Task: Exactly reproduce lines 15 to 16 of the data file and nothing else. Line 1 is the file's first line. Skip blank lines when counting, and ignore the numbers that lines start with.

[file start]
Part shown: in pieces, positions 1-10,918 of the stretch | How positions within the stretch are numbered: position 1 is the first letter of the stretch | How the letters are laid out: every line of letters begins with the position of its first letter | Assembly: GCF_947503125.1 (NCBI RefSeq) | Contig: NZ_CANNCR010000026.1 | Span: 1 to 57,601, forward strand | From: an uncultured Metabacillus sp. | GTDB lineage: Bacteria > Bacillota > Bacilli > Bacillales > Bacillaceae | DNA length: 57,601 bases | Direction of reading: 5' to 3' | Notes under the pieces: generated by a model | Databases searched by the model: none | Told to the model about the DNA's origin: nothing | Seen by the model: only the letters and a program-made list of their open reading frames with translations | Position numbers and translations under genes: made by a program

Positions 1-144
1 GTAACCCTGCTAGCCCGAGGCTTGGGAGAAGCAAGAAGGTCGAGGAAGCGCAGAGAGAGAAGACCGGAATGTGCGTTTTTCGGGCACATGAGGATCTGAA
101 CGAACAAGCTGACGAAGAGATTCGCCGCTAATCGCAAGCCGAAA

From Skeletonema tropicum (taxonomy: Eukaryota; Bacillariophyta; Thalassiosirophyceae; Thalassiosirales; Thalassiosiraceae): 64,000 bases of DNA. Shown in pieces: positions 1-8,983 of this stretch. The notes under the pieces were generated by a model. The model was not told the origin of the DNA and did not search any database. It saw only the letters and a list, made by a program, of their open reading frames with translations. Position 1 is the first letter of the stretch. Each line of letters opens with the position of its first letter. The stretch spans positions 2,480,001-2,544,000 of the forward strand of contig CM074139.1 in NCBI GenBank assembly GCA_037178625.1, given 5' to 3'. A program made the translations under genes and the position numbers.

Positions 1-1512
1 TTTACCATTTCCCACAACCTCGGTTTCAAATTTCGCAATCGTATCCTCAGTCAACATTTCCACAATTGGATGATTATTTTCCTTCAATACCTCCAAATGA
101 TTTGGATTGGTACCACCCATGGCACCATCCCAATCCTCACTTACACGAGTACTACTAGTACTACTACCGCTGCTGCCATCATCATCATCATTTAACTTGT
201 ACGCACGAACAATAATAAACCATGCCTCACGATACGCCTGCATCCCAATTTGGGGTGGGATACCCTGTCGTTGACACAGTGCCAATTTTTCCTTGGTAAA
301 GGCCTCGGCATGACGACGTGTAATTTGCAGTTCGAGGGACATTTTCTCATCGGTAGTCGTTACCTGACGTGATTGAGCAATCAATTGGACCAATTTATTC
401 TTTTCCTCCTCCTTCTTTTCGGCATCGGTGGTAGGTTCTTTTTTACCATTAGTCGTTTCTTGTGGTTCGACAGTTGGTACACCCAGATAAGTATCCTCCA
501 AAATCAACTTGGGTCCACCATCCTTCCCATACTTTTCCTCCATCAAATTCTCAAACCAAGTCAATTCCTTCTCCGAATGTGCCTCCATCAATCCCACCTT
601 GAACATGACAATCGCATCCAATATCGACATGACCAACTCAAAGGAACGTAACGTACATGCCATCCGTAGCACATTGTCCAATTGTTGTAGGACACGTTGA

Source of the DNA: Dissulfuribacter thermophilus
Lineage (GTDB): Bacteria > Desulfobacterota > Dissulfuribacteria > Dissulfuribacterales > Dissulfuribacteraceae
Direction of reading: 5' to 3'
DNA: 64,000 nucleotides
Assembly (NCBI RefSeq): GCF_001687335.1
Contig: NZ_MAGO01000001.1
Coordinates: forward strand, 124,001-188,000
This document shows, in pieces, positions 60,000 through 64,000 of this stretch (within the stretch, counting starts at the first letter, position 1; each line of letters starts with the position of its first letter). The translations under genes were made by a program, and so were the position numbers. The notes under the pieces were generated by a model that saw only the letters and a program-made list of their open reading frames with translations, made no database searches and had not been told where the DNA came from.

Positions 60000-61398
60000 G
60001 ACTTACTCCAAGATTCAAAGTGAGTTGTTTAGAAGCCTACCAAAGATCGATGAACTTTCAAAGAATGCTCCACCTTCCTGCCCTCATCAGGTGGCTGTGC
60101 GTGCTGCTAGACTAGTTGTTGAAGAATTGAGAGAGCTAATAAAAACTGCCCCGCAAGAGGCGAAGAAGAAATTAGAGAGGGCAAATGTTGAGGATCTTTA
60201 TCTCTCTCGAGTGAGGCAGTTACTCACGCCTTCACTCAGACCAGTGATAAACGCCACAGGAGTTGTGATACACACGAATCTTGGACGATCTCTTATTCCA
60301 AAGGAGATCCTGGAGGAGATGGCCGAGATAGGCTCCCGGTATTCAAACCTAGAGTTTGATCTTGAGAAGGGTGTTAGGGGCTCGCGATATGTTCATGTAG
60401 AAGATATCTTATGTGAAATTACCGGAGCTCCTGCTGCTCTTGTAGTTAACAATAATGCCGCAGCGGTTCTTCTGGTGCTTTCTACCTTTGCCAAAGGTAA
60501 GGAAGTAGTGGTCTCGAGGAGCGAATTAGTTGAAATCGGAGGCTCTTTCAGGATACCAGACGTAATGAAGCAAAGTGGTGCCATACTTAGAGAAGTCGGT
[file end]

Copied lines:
Lineage (GTDB): Bacteria > Desulfobacterota > Dissulfuribacteria > Dissulfuribacterales > Dissulfuribacteraceae
Direction of reading: 5' to 3'